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One parent

On January 15, 1990, I was born at Grossmont Hospital. Since then, my mother (who at times has worked two jobs) never failed to take me to my softball games and has waited in lines at four o'clock in the morning for the must-have Furbies. For the majority of my childhood, my mother was the only parent. My father was in the Middle East on the day I was born, a soldier involved in Operation Desert Storm. He moved from California within my first two years of birth. Yet, I didn't learn of his whereabouts until I was a little bit older. I didn't know much about my dad except what my mom told me. The situation wasn't really talked about. What could a four-year-old do? I was old enough to realize my dad wasn't there, but I had not yet learned to organize those feelings and discuss them with my mom.

I used to have dreams of opening the door to see my father dressed in a white military uniform with a smile and open arms. At the age of six, it seemed my father would remain in my dreams. It wasn't until I was around nine years old that I had a relationship with my father.

One evening at my old house in Allied Gardens, I had just come out of my bedroom, skipping through the small hallway that led to the living room and kitchen. My mom was leaning on the white tile counter, talking on the phone to someone. She mentioned my name and said something that made me turn around in my path that led to the TV -- the name of my father.

I was anxious, like on Christmas day when the whole tree is surrounded with presents that are begging for you to unwrap. Staring at my mom, my big blue eyes screamed, "Is it him? Is it really him?" My mom, always being a great interpreter of facial expressions, recognized my question and replied with a nod. She then went into the other room to ask if he wanted to talk to me, so she could protect me in case he said no.

I prepared myself for the worst; I felt myself creeping back into my shell. When my mom returned, she smiled and handed the phone to me. My hands trembled...this was it, I was about to hear someone I had been longing to hear from for years.

The situation was surreal; I waited for it to be a horrible practical joke or just another one of my dreams that I had not woken up from yet. Any kid my age might have cried for hours at the two contradicting emotions of happiness and sadness in their extremes. Yet, I wasn't like the other kids. My mom's friends used to always say that I was 9 going on 30 years old. With my mom being a single mother, it was often necessary for me to behave older than my years.

As I talked to my father for hours, I twisted the fabric of my red dress in between my fingers, forgetting the physical world around me and slipping into my own dimension. Even when the call had ended and I came back to reality, I sat there in disbelief. The phone call didn't give me answers to my questions: Where had he been all this time? Did he ever think about me? Did he want to know me? What did he look like now? I didn't have a vivid memory of him, only the old picture that my mom had kept, which was worn from my handling of it. The call didn't really satisfy me; it was more of a temporary fix for what would become an addictive curiosity.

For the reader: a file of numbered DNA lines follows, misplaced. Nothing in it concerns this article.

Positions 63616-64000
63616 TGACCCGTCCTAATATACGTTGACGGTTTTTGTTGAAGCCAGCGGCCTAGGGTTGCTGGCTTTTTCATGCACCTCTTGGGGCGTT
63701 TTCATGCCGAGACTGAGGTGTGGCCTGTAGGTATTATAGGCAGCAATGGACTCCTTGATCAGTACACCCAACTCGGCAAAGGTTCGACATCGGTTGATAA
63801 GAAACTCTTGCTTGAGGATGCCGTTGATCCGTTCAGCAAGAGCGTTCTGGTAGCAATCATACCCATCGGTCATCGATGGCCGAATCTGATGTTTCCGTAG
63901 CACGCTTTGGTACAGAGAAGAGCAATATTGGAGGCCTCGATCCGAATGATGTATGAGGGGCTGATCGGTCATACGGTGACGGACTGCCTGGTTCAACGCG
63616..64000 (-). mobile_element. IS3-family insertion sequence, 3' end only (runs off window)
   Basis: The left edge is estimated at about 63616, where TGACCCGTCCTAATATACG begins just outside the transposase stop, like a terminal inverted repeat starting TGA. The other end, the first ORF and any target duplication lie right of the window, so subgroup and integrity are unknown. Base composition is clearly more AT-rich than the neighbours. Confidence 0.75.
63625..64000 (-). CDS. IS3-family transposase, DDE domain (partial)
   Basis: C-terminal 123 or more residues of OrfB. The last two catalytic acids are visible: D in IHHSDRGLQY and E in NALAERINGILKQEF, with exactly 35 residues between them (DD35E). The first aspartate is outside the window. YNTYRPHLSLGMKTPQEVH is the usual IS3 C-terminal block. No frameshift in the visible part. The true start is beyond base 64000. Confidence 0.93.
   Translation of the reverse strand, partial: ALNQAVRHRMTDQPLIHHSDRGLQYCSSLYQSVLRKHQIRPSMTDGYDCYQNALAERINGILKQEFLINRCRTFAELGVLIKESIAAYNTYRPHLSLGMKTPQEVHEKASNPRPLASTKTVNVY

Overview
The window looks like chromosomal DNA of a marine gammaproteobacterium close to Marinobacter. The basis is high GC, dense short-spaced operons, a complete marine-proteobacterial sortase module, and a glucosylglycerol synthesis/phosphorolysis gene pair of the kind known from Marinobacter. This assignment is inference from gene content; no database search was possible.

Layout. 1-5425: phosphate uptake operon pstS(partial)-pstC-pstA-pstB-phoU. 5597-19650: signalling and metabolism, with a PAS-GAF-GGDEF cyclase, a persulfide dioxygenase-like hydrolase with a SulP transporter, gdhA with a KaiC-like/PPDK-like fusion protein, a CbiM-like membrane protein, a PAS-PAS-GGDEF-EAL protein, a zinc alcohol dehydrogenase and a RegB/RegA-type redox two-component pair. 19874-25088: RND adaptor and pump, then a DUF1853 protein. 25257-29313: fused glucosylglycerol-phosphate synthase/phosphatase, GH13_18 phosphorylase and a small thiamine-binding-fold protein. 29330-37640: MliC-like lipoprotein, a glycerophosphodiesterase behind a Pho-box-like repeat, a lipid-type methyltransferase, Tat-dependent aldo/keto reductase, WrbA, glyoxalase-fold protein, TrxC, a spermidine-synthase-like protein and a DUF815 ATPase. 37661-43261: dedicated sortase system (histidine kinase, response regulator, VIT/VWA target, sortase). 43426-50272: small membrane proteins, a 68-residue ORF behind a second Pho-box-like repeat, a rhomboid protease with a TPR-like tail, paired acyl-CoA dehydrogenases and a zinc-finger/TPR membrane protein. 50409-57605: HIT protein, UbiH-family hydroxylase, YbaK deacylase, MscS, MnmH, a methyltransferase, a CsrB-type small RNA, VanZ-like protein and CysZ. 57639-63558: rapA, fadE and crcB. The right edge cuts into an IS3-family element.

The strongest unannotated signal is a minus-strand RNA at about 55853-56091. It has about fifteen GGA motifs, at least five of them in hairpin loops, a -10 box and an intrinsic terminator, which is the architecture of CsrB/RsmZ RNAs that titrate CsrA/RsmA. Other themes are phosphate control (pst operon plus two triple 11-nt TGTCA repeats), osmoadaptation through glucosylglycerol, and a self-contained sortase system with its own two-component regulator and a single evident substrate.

Many phone calls have led to many plane flights to visit my father in Minnesota. I've met my half-sister and her mother, and they all plan to come see me graduate from high school in about two years. Even though my connection with my father seems to be successful, there are still the scarred memories that tend to get stuck in my head.

Until I had that phone call with my dad, I had felt like the abandoned child, one not worthy of a father. I would always question what was wrong with me, as if the situation were my fault. What struck even harder blows to my insecurities were the father-daughter

dances and other school-related functions. I would watch other children who walked hand-in-hand with their dads, my eyes soaked in envy. "It's not fair!" I used to scream. "Why, why, why? Why me? What did I do wrong?" Then I would crash and burn like all the previous times, surrendering to the discontent.

My mom helped out as much as she possibly could; she was aware of the psychological toll. She tried to provide both the feminine and masculine influences, which created my fascinations with football and competition in general. She raised me to kick other kids' butts. My mom also taught me to be in competition with the boys, which at that age were my athletic competitors. So, I was more aggressive than most girls, which caused a slight rift. It almost came to a point where I could get along better with males than females.

Although my father's absence during my early years limited some social aspects of my life, it made it easier to create stronger bonds with certain people; I currently have three friends without a father. When we do feel moments of resentment, we have each other to talk amongst and lean upon. Yet, empathy is what we try to stray away from; we choose to set an example, that regardless of what society may say, some individuals are capable of raising a kid on their own...one of them is my mom.n -- Casey Koehly, Monte Vista H.S.